on January 21, 2002
As wierd as it may sound, the characters in this book are very human, in an animal sort of way. They are very real, almost like people I actually know. and I really liked the spiritual aspect of it.
This story is partly based on the climbing experience of my father, who is the character Ted in the book. It was interesting for me to read because I knew that the accident had to be in there somewhere, but I wasn't sure how it fit in to the story. It was a neat moment when I knew for sure who Colin was.
Definately one of the better books I've read.
on May 18, 2001
A beautiful blend of natural history and fantasy. Gadd takes the fascinating natural history of ravens and the Canadian Rockies and weaves them into a tremendous tale of adventure, discovery, mystery and magic. This is a wonderful book for readers of all ages. A real treat - I hope a sequel is not far off!
P.S. Don't start reading this before bed if you have to get up early!
on April 23, 2004
Maybe my expectations were too high--I read the reviews and thought the book was going to be fantastic, especially since I love corvidae (the crow/raven family) so much. The story strikes me as being oddly undeveloped, though--like it's an early draft and the editor has not made suggestions yet.
For a book about ravens, Raven's End is surprisingly humancentric. The author wants us to stop and think about humanity so badly that he falls into heavy-handedness. I find it hard to believe that ravens would give as much thought to humans as these ravens clearly do--they ponder the causes of roadkill, garbage disposal, differences in the treatment of birds in and out of protected areas, and other results of human life. The ravens themselves show an unlikely number of similarities to humans--they have mayors (Main Ravens), drugs (Magic Meat), murder/cannibalism, bullying, religion/a sort of cult, and any number of other human afflictions. I will admit that the cannibalism and bullying could occur in raven societies, but the other societal problems strike me as being purely human.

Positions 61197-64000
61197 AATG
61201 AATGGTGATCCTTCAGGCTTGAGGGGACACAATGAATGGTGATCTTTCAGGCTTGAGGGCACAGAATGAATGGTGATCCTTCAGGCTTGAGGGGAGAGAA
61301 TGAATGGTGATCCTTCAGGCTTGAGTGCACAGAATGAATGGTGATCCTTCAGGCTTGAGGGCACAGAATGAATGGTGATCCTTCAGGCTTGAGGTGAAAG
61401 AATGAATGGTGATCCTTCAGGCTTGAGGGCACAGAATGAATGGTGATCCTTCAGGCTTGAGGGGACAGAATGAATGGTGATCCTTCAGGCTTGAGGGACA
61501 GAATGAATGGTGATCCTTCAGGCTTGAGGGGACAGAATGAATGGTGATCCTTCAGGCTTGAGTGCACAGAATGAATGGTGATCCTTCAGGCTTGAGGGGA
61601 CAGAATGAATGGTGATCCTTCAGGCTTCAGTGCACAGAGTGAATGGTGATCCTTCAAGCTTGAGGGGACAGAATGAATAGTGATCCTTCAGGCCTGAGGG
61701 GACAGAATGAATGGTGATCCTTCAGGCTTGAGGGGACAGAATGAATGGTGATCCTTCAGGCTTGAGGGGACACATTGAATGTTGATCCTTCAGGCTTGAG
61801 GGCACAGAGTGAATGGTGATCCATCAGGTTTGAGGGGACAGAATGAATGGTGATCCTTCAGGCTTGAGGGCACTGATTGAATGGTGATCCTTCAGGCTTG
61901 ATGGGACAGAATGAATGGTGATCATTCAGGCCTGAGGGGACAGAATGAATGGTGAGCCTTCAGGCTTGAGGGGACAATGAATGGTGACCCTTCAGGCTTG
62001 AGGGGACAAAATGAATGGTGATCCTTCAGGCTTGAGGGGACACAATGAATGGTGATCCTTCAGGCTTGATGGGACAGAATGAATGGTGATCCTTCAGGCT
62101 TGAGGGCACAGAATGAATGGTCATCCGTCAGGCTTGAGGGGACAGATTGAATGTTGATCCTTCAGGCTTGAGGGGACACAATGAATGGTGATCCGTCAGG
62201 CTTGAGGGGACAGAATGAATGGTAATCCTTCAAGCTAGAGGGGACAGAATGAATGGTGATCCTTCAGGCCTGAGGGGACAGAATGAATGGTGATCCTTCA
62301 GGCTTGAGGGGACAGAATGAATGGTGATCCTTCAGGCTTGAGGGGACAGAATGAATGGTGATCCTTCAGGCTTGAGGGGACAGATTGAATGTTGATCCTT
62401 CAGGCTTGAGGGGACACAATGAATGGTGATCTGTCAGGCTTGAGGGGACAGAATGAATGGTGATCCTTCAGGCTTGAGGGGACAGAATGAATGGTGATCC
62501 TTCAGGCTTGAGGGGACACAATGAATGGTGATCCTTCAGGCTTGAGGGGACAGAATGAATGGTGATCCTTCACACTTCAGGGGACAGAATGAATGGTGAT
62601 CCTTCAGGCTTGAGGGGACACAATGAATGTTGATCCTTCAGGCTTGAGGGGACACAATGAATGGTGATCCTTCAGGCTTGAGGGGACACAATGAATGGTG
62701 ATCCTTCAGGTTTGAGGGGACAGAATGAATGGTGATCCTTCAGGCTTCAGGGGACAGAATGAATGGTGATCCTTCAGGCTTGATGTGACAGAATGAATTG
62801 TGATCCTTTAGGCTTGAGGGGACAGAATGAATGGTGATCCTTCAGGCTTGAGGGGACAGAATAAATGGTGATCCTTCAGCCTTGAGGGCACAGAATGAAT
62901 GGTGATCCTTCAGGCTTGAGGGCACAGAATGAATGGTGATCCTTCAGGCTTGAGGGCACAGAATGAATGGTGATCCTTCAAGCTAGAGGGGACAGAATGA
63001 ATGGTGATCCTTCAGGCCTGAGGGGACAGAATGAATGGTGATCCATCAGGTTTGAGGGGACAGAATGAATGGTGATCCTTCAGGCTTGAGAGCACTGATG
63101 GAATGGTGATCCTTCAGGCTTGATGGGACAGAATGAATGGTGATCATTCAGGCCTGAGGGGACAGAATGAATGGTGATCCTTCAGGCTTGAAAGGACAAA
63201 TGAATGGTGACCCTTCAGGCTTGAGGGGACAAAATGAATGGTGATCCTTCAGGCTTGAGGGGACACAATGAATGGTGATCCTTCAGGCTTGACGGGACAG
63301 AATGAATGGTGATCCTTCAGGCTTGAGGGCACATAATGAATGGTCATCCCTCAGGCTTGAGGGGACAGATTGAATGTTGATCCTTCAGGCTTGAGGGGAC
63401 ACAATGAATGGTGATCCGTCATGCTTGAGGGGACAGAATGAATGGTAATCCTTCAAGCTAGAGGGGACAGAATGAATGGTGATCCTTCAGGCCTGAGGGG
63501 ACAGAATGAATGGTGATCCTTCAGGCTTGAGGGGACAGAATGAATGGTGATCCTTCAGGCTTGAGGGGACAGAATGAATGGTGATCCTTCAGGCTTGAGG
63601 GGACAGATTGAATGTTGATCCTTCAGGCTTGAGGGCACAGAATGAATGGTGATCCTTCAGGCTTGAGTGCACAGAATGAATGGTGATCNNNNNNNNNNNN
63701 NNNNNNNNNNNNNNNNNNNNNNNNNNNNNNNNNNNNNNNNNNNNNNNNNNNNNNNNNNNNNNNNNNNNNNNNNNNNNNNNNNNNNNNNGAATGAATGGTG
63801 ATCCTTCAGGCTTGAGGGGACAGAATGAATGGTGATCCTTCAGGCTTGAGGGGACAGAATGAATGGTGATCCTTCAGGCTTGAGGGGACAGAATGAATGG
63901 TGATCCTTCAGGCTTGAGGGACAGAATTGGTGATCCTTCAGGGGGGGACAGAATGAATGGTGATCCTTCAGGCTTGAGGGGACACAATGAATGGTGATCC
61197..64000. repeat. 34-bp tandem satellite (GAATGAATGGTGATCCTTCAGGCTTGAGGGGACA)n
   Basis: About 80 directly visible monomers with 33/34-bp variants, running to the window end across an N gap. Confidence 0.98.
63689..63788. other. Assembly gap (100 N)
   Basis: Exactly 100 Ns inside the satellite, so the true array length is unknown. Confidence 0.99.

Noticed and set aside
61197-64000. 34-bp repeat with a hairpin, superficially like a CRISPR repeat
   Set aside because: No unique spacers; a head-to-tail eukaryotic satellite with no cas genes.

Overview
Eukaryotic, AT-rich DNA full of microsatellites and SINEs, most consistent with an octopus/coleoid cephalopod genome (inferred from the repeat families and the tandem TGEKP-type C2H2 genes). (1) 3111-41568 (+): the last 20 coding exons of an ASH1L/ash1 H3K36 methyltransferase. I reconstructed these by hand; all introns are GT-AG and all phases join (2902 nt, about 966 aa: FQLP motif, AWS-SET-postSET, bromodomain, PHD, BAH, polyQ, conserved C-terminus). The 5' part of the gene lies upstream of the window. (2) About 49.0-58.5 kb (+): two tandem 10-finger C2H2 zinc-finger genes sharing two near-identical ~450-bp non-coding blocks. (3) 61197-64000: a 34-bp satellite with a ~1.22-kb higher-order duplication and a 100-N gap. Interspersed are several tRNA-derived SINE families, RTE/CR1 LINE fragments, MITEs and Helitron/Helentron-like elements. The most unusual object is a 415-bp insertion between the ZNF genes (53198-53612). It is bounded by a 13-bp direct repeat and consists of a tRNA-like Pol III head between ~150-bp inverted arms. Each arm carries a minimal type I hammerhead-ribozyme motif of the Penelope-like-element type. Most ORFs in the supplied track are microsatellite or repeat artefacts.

Even the non-human aspects of the ravens frequently seem far-fetched. Why would all ravens use their genus/species name/initials for a last name? Humans don't call themselves "Steve H. S." or "Jenny Homo sapiens." For that matter, would ravens give themselves species names?
My last problem with the book is that it starts off so slowly. I was riveted by the end--possibly because it took so long for me to work through the first part of the book that I just had to see that it really did reach a conclusion.
All that said, there are some good aspects of Raven's End. Character development occurs; there is a plot; we do see many aspects of life away from humans. In some ways, the book reminds me of Felix Salten's Bambi.
The author clearly knows and cares about the geographical area where the story occurs. I could stand a little more description of the landscape--sometimes it seems like Ben Gadd thinks the location is a given. There was one part where a location was kept from the reader, and it reminded me of how authors used to give the first letter only of a town they featured in a novel; I was a little amused by that, and it made me think that the author had a specific location in mind but wanted to protect it from all of us. I admire his loyalty to the land.
I really liked what Gadd did with the lynx storyline in the book--that was one of the highlights. A lot of the minor characters were neither ravens nor humans, and they were interesting and entertaining.
Not many authors these days publish novels of this type, and it's refreshing to see something written from a different point of view once in a while. Kudos to the author for wanting us to see through the eyes of a raven.
Overall, I'm glad I read the book; I have kept thinking about it since I finished it. I'm not sure whether or not I will read it again, though.